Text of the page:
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Marketplace Tech

APM: Marketplace

Hosted by Molly Wood, “Marketplace Tech” demystifies the digital economy. The daily radio show and podcast uncovers how tech influences our lives in unexpected ways and provides context for listeners who care about the impact of tech, business and the digital world. Transforming breaking news to breaking ideas, Marketplace Tech uncovers themes that transcend the hype in an industry that’s constantly changing. Reporting from Oakland, California host Molly Wood asks smart questions that connect the dots and provide insight on the impact of technology to help listeners understand the business behind the technology rewiring our lives.

Hosted by Molly Wood, “Marketplace Tech” demystifies the digital economy. The daily radio show and podcast uncovers how tech influences our lives in unexpected ways and provides context for listeners who care about the impact of tech, business and the digital world. Transforming breaking news to breaking ideas, Marketplace Tech uncovers themes that transcend the hype in an industry that’s constantly changing. Reporting from Oakland, California host Molly Wood asks smart questions that connect the dots and provide insight on the impact of technology to help listeners understand the business behind the technology rewiring our lives.

Location:

United States

Description:

Hosted by Molly Wood, “Marketplace Tech” demystifies the digital economy. The daily radio show and podcast uncovers how tech influences our lives in unexpected ways and provides context for listeners who care about the impact of tech, business and the digital world. Transforming breaking news to breaking ideas, Marketplace Tech uncovers themes that transcend the hype in an industry that’s constantly changing. Reporting from Oakland, California host Molly Wood asks smart questions that connect the dots and provide insight on the impact of technology to help listeners understand the business behind the technology rewiring our lives.

Language:

English


Episodes

Taking down content is not censorship. It’s business.

1/19/2021
On the show recently, we talked about tech companies and social media platforms regulating speech, banning President Donald Trump and other accounts, removing groups and topics and even booting Parler off of app stores and Amazon web hosting. And of course, there’s been a lot of backlash and claims of censorship and questions about whether speech on social media should be regulated by the government. All of that gets us to a topic that’s worth revisiting right now, which is the First...

Duration:00:08:40

Social media has been radicalizing people for years

1/18/2021
Back in March 2019, a gunman killed 51 people at two mosques in Christchurch, New Zealand, and streamed the whole thing on YouTube. After that event we took a weeklong look at how social media radicalized people to violence, and how a troll becomes a terrorist. Now, nearly two years later and after a violent attack on the U.S. Capitol, there still seems to be some surprise that online speech leads to offline consequences, so I wanted to revisit some of what I heard that week.

Duration:00:04:51

Will “cancel culture” come for us all?

1/15/2021
Pro-Trump Republicans are furious that Twitter, Facebook and Amazon Web Services have taken President Donald Trump’s accounts and the app Parler offline. Representative Jim Jordan of Ohio, as well as other Republicans, called it “cancel culture.” Last March, Molly spoke with futurist Amy Webb, who predicted that cancel culture and the backlash to it would become an even bigger deal in the year ahead. She said that’s proving true in more ways than she expected.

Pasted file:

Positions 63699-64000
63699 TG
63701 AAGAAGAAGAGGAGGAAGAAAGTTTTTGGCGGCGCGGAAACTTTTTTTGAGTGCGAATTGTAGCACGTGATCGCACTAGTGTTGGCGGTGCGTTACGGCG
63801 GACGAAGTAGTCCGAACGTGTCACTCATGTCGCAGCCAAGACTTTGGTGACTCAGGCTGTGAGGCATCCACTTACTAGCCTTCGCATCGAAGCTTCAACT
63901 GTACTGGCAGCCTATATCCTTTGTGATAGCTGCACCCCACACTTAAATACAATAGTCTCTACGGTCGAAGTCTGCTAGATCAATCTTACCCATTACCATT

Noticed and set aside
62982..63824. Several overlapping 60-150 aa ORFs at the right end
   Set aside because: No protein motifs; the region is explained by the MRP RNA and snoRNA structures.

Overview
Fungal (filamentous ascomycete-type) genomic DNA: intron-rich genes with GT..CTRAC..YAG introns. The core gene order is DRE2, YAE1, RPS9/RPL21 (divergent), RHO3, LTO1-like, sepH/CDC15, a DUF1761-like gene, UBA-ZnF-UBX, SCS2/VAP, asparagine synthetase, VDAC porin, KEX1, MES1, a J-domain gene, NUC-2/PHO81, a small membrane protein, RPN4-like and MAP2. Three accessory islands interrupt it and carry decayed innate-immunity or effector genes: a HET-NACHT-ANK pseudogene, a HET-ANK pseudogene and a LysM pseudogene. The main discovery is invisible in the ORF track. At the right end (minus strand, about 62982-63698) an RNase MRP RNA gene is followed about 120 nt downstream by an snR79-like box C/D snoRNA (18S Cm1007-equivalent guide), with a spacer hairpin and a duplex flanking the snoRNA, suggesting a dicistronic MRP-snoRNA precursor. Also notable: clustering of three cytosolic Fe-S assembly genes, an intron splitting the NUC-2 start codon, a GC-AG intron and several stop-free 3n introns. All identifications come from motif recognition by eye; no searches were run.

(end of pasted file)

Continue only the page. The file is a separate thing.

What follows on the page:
Duration:00:09:50

Archiving posts from the Capitol attack has value for police and researchers

1/14/2021
Since the attack on the U.S. Capitol, which was filmed and photographed extensively, there’s been a scramble to find and archive all those images. Law enforcement and researchers are collecting them for clues and also to understand what happened. The research and investigative journalism site Bellingcat collects open-source intelligence and publishes reports on news and global events with a small staff of researchers and digital forensics experts and a big crew of volunteers. Molly speaks...

Duration:00:08:04

Another fear after Capitol attack: information security

1/13/2021
As we examine the fallout from the attack on the U.S. Capitol last week, what are the cybersecurity implications? Maybe not the top thing on your mind. But consider that for hours rioters had almost unimpeded access to offices, networks and computers on desks. A laptop was even stolen, and security experts say there’s the potential for all kinds of hacking and intrusions. And the cybersecurity threat is made worse by a unique feature of Congress: Everyone is in charge of their own IT. Molly...

Duration:00:06:18

One effect of the Instagrammed insurrection: FOMO

1/12/2021
The insurrection at the Capitol last week was inspired by social media, organized on social media and finally, recorded on social media. We saw images of extremists breaking windows and sitting at Nancy Pelosi’s desk. In some ways, those images were one of the goals of the insurrection: for extremists to prove they were there and to inspire others to take part in the movement. But Wendy Schiller, professor of political science at Brown, says they could soon be replaced by other images of,...

Duration:00:06:48

Surveillance tech is not accomplishing the things it’s supposed to

1/11/2021
The federal government, along with state and local governments, spends billions of dollars every year on security and surveillance technology. In theory, to prevent things like the attack on the U.S. Capitol that happened last week. It’s sophisticated, comprehensive and creates a whole lot of privacy concerns, but also might not be accomplishing the right things. Molly speaks with Alvaro Bedoya, director of the Center on Privacy & Technology at Georgetown.

Duration:00:07:49

Social media companies block Trump, but where’s the bigger reckoning with hate speech?

1/8/2021
Facebook and several other platforms have banned President Donald Trump indefinitely. Twitter banned Lin Wood, Trump’s conspiracy theory-spouting lawyer, but new conspiracies theories are spreading, for instance that antifa was actually behind Wednesday’s deadly events at the U.S. Capitol. And all of it is fueling the question of how to deal with hate speech and online radicalization. Molly speaks with Heidi Beirich, co-founder of the Global Project Against Hate and Extremism. She said...